Auburn's Kiehl Frazier Makes Right Call Switching from QB to DB

Brian LeighFeatured ColumnistAugust 13, 2013

AUBURN, AL - SEPTEMBER 22:  Kiehl Frazier #10 of the Auburn Tigers looks to pass against the LSU Tigers at Jordan Hare Stadium on September 22, 2012 in Auburn, Alabama.  (Photo by Kevin C. Cox/Getty Images)
Kevin C. Cox/Getty Images

"Don't ask for guarantees....Do your own bit of saving, and if you drown, at least die knowing you were headed for shore."

        –Ray Bradbury, Fahrenheit 451        

After Auburn's season from hell last year, it came as little surprise that the two newcomers in its four-way quarterback race, freshman Jeremy Johnson and JUCO transfer Nick Marshall, would be the ones to take the lead.

What wasn't quite expected was the reaction of Kiehl Frazier, last year's starting QB out of camp and a former recruit of Gus Malzahn, who recently moved to safety when it became clear he wouldn't win the job under center.

According to Joel Erickson of

Malzahn and [offensive coordinator Rhett] Lashlee sat down with the quarterbacks on Sunday afternoon to reveal that Nick Marshall and Jeremy Johnson had taken the lead and would get most of the snaps going forward.

Frazier, who opened last season as the starter and held that role through the first five games, responded with a suggestion of his own. 

"As we were talking to Kiehl Frazier and told him the plan, he brought up the idea that, 'Coach, I want to help the team anyway I can," Malzahn said. "We talked earlier that day and came back the next day and Kiehl moved to safety today."

Frazier's move isn't just selfless—it shows an acute and admirable sense of self-awareness.

When he took over the job last season, he was, like every Tigers QB in the post-Cam Newton era, compared to the team's former Heisman winner. A highly touted recruit coming out of high school, it would have been easy for Frazier to buy into that hype (regardless of his spot on the depth chart), pout like a diva and transfer when he lost the job. Somebody out there would have taken him and given him a chance to start.

But Frazier loves his team more than his ego and wasn't just willing to make the switch to safety—he suggested it. He wasn't just waiting for one of the coaches to throw him a life preserver—he threw it himself. And now he has a chance to reinvent his career and help the Tigers win in a much different way.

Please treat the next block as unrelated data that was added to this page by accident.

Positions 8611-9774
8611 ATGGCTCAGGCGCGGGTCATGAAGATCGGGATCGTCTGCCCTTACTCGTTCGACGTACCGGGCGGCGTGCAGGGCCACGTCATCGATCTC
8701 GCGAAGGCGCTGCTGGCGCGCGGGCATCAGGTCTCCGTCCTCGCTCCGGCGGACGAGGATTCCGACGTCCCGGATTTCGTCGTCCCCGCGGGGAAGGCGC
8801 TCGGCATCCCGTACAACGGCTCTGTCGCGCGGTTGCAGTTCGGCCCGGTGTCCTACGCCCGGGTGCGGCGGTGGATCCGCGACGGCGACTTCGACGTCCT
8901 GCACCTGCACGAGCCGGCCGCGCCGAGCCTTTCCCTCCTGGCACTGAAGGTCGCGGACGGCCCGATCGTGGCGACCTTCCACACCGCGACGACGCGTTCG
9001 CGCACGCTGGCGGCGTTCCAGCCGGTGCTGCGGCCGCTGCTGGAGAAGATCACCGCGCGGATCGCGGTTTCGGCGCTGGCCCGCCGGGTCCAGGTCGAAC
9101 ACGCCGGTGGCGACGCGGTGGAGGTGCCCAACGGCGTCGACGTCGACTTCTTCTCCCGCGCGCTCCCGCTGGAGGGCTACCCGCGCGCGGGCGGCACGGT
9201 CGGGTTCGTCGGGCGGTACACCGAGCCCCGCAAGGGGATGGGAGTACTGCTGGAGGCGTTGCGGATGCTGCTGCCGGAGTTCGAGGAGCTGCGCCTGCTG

How will he fare at the new position? That much remains to be seen. He certainly has the size (6'2'', 224 pounds) and athleticism that fit a safety's profile. And he played the position in high school, so it's not like he's foreign to the terminology and nuances.

Here's some footage of Frazier playing safety at Shiloh Christian in Arkansas:

Per Erickson's report, Frazier said of the position switch:

I'll be able to help the team at safety—that will be my focus 100 percent. Something I'm fully going to embrace.

I didn't play well [at QB] last year, and that's something that's kind of set in stone. I can't change that now. This will be best for me and the team for me to move to safety.

To say he didn't play well last year might be an understatement. Frazier started the Tigers' first five games before being replaced by Clint Moseley, "leading" the team to a 1-4 record with losses against Clemson, Mississippi State, LSU and Arkansas. He finished with two touchdowns and eight interceptions on 116 passes and, perhaps most shockingly, minus-28 yards on the ground.

Frazier's future wasn't at the quarterback position, so he took his destiny into his own hands. The position switch is, admittedly, a Hail Mary, but hopefully it works out better than the deep balls he actually threw. 

It's easy to issue team-first proclamations from positions of personal power. Only when something of individual import (like, say, the chance to start at quarterback) is taken away do those claims get put to the test.

Some college football players—far too many of them—would not put those words into action. They would pledge allegiance to their school so long as it suited them, but defect if they soured on their role. They would ask for someone, anyone, even a rival coach, to step in and help save their career.

But Frazier isn't one of those men. He's doing his own bit of saving and he's doing it for the team he loves. If he drowns out in center field, though it might be difficult to watch, at least he would know he was headed for shore.

And at least that shore would be Navy and Burnt Orange.